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Does The Perfect Password Exist?

Published: October 15, 2014

In a time when nearly 5 million Gmail usernames and passwords can be leaked on a Russian Internet forum, the importance of cyber-security has never been timelier—particularly since it’s National Cyber Security Awareness Month—but Computer Engineering and Computer Science’s Mehrdad Aliasgari is ready with an answer.

Aliasgari and his students, working in the department’s new security lab in ECS 307, are working to build a better password manager.

“Recently, some people have begun using software called password managers,” said Aliasgari, who joined the university in 2013. “They are digital versions of writing down a password that serve as vaults. The problem is protecting the vault.”

Threats to the password vault abound, even from the password managers themselves who are tempted to sell the information they find for advertising. “What if the storage file is accidentally deleted? What happens if the phone is dropped in the sink? Users employ the password manager to protect more than passwords such as social security numbers or credit cards. That makes the situation even worse. All your work depends on one application. All your work is in danger,” he said.

The worth of password managers is their ability to create stronger passwords. But even a password manager needs a password. “The problem with that is that you are asking a human being to rely on one totally guessable password,” he said. “That password will be very easy to guess. We think we have an interesting solution we call `Sesame’ in honor of the password to Ali Baba’s magic cave.”

Aliasgari challenged his students to implement a solution that is secure, convenient and works on Android and, in the near future, also on iOS. He quickly noted that security and convenience don’t go hand in hand all the time.

“If anything, they are opposites,” he said. “The more you have of one, the less you have of the other. If history has taught us anything, it is that people opt for convenience. That makes it a lot easier for hackers. It is easy to breach security this way.” What his students and he came up with is free and will be available to CSULB for downloading as an application as early as this month.

The application begins with users providing the application a password or allowing the application to generate a password for each website. The application encrypts each password in a way that needs a double-encrypted key. “Each key is unique. No key is re-used. That substantially increases security,” he explained.

Users will be able to speak their way to security. “Every time a user wants to look at passwords to sites such as Facebook, they don’t have to remember anything,” he said. “Their voices grant access to the Facebook password. All the users have to do to launch the application is to say out loud `Facebook’ and their words are confirmed using voice recognition technology. And even if the user loses his or her phone, the application can be attached to multiple devices. We feel our approach helps solve the password problem. Users have convenience because the user doesn’t have to remember much.”

Mehrdad Aliasgari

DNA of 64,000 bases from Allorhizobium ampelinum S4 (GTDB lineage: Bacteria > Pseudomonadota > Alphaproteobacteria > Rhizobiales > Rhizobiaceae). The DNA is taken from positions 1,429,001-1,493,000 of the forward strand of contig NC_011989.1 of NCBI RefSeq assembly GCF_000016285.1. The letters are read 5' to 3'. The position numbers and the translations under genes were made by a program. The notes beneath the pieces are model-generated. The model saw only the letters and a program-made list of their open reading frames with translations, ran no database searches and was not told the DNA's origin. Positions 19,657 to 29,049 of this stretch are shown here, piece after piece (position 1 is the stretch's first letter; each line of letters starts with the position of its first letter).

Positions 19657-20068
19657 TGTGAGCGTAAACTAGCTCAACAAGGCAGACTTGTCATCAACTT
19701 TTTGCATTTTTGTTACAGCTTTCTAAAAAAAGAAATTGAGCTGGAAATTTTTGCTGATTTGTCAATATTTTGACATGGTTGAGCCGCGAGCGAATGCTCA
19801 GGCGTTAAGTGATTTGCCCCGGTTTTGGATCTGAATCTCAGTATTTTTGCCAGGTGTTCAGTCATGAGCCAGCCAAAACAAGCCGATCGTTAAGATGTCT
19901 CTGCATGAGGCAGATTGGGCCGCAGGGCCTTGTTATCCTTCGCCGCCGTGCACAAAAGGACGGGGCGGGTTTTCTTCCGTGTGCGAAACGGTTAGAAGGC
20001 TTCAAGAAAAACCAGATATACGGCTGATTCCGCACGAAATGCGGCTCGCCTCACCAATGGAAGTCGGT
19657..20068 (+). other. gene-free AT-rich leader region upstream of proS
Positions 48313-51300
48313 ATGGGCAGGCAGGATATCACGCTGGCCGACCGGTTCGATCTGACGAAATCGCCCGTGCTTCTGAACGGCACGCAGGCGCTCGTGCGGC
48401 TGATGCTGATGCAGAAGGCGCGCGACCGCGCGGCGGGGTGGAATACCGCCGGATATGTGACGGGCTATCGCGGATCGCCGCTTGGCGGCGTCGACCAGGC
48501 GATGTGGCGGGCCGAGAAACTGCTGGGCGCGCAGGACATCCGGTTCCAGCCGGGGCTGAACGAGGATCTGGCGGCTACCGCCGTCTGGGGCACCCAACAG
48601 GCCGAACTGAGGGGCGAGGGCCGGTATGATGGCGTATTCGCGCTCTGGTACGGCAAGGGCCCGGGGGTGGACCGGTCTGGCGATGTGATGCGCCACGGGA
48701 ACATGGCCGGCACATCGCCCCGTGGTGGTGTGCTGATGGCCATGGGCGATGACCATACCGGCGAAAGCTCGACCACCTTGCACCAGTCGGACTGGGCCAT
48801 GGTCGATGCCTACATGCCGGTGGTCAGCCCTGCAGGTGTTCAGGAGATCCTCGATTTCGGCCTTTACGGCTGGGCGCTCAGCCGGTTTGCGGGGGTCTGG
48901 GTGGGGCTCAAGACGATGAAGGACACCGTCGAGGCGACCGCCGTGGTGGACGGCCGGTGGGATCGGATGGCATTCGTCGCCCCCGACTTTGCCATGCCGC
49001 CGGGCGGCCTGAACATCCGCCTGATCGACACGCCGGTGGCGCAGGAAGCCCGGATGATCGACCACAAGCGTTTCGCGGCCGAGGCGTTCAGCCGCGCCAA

Biometrics are the key. “As long as users keep their voices the same, and there is a really good chance they will do that, they have full control of their passwords,” he said. “Service providers like Facebook won’t need to make any changes. Users can enjoy the luxury of having a really complicated long password that is hard to guess but they don’t have to memorize. It will be stored in their choice of storage in a provable secure fashion. We know you shouldn’t ask too much of a human being because they always will opt for convenience. All you need to remember now is your own voice.”

Aliasgari earned his bachelor’s degree in electrical engineering from Sharif University of Technology in Iran and his doctorate in computer science and engineering from the University of Notre Dame in 2013.

This new level of password security represents the wave of the future.

“All password security measures begin in frustration,” he explained. “There is plenty of frustration over how passwords have been used up to now. There was a time when a web service needed only one-character passwords. Other passwords could be as simple as 1234. New research shows that the most common password today is ‘iloveyou.’ People are really frustrated. Both in academia and industry, there has been a search for the password alternative. Biometrics are one alternative yet they have their own problems. If the biometric password is lost, it is gone forever. That is why the use of passwords has hung on. As bad as they are, they are better than the alternatives. But the frustration never goes away.”

There is no perfect password. The search for a more robust and yet practical way of authentication will go on.

“This problem is not going away but we can try to improve on it,” Aliasgari concluded. “Cyber-security is an ongoing battle. You just have to stay ahead of the curve. For authentication, passwords are not going anywhere. Their structure is becoming more demanding. Users are being asked to use symbols and weird characters. Biometrics, physical devices and words combine to create authentication. We’ll just have to keep working. You never know what the other guys are up to.”